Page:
Perhaps your guinea pig has probably escaped away from your yard while playing, or you’re merely pondering if your guinea pig would be happy living within the wild. But can pet guinea pigs survive in the wild? I did some research and here is what I have learned.
Pet guinea pigs don’t have the necessary skills for survival in the wild. Also, they are unaware of the danger that they can face by their predators. They will be affected by illness and disease as well. They also risk being run over by traffic. Thus, the chances of survival are pretty low.
If your guinea pig runs away from the house, try to trace them and get them back home. They may be in life-threatening situations, and getting them back ASAP must be your only priority.
If you are not ready to take care of your guinea pig, do not let them free into the wild.
As an alternative, try to inquire about adoption or find a new home for your pet as this is the bare humanity option.
Can I release my guinea pig into the wild?
Releasing any pet, including guinea pigs, could lead to breaking the law of your country. That relies on the state that you live in.
As different areas have different kinds of law-making on this issue.
The root cause is social control. If unfixed and unneutered guinea pigs come across with each other, then they will probably reproduce.
If they realize a region with food and hardly any predators, they will quickly populate.
That can have a significant impact on the native system. These guinea pigs can treat upon native flora and expand in numbers.
That can tempt different predators and change the wild animal population forever.
Even there will be some financial implications as well. Native authorities will be required to manage the population.
Ill guinea pigs also need to be handled to check illness breakouts. It is typically the taxpayer that receives the bill against the work.
Even if you find that it is lawful to unleash your guinea pig in the wild, it remains inadvisable.
Undomesticated guinea pigs and pet guinea pigs are entirely different in nearly every manner.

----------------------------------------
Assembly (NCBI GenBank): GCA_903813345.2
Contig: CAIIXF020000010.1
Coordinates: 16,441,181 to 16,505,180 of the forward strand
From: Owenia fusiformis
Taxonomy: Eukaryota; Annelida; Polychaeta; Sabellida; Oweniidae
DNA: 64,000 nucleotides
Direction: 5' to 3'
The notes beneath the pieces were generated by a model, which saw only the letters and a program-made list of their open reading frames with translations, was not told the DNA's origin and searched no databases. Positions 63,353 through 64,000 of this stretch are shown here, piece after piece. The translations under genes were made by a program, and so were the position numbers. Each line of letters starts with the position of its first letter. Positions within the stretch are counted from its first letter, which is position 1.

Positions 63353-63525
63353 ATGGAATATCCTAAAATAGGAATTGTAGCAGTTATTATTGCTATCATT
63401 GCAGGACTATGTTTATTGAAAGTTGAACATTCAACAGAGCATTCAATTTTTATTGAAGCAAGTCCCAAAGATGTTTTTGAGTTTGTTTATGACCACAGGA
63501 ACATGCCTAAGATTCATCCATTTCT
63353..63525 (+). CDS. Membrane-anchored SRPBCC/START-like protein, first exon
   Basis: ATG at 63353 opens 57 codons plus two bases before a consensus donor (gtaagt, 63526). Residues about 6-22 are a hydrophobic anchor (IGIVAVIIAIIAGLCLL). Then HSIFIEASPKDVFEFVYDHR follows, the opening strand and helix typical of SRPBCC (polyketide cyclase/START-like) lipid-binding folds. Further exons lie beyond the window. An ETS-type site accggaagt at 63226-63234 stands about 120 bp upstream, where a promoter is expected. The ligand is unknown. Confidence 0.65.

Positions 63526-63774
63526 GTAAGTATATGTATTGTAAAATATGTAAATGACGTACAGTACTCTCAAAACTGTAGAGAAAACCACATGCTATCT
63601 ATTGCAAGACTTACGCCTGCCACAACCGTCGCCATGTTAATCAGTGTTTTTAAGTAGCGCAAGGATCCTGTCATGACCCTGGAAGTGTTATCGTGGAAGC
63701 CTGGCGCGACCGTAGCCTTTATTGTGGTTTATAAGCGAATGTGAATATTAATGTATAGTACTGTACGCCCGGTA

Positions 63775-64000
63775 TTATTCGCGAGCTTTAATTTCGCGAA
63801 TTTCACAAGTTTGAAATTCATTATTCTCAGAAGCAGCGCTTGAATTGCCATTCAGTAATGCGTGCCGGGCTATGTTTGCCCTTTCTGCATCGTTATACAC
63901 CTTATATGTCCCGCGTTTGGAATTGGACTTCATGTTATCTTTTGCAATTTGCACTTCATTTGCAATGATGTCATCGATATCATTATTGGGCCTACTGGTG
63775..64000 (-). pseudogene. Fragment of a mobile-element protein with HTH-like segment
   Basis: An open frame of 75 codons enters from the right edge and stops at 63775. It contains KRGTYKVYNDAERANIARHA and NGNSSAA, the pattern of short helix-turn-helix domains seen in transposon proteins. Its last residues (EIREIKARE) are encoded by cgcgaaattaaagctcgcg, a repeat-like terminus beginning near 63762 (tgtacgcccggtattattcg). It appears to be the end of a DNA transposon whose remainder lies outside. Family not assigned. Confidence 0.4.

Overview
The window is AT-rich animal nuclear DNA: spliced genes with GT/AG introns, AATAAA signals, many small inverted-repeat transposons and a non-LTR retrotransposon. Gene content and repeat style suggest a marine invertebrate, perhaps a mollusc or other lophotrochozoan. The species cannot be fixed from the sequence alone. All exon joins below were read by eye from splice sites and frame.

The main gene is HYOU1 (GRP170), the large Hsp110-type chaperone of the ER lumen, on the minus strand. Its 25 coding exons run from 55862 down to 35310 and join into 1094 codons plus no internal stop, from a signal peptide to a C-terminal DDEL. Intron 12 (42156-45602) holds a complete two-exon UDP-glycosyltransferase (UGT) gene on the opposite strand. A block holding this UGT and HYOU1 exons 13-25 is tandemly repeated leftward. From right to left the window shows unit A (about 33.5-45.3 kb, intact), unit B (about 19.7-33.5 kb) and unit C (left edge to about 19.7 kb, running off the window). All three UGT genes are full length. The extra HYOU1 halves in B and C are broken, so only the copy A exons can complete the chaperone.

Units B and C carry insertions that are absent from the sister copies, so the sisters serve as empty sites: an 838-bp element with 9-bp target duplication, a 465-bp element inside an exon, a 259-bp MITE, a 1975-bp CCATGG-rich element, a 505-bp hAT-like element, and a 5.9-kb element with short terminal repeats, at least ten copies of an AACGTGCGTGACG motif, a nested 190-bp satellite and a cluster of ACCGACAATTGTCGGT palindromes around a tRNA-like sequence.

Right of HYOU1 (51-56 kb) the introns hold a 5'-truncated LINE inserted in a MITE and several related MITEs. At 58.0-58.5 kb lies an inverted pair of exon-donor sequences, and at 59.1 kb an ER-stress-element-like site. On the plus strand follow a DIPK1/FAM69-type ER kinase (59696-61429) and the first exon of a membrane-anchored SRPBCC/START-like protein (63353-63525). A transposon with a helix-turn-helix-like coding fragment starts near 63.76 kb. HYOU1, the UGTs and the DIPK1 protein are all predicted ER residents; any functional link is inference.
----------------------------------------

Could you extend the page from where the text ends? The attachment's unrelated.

Can pet guinea pigs live in the wild?
Those guinea pigs who are born in the condition of being confined, don’t seem to be prepared to run free.
They lack the ability which is required to survive in nature. Leaving your guinea pig into the wild is very dangerous, as this could be a life-threatening situation for them.
The two basic needs that trained guinea pigs will continue in the wild is they will naturally find a place to hide and snooze inside.
Also, they will act as a prey species, avoiding any potential danger that they might face.
Sadly, this is where the connections end. You’d not survive long in the cave as our ancestors did. A guinea pig will be just as helpless as you when you live them in the wild.
On average pet guinea pigs can survive for around 5-6 years in captivity. That falls to hardly a year or two for wild guinea pigs. A guinea pig who is unprepared for survival in the wild will not last this long anyway.
What do I do if I don’t want my guinea pig anymore?
Sometimes guinea pigs are set free as the owner can not take care of them anymore. That could be caused by the welcoming of a new pet or kid or behavioral problems in the pet.
It would be best if you could re-home your guinea pig or leave them at a shelter instead of leaving them free.
If your friends or loved ones will not agree to take care of your guinea pig, try to find a shelter home for them. That could be a simple step from your side for your guinea pig.
Permit us to repeat; domesticated guinea pigs are bred to be tamed. As they are not fit in the wild, moving freely. Releasing a domestic guinea pig into the wild does not seem to be doing any good to them. It’s sentencing them to a painful life.
My guinea pig escaped, can it survive in the wild?
Sadly, the chances of pet guinea pig’s survival in the wild are pretty slim. They will face a lot of problems that pet guinea pigs don’t face. These includes:
- Predators looking to hunt
- Traffic and animal traps
- Infection and Illness
Do whatever you can do to find your guinea pig to and get them back as soon as possible if your guinea pig escapes.
These small creatures can think that the amazing outdoors looks like a wonderful adventure in the beginning.
They will instantly learn the difficult way that this is not the fact.
They are less likely to find their way back home. So, you need to find a way out to get them back.
Pet guinea pigs cannot escape wild predators
One of the most notable risks of pet guinea pigs in the wild is predators. A gentle guinea pig is essentially free food for opportunist predators like snakes and foxes. They can not recognize the danger that they are surrounded by.
Begin with their feeding timetable. A pet guinea pig understands that they will regularly get a balanced diet whenever they want it.
If the guinea pig is the lucky one, they will be ready to make it through this.
Sadly, most areas host predators licking their lips whenever they find prey like this.
Pet guinea pigs are not so trained and aware of the predators. They can get stressed from their presence and may not be capable enough to protect their lives.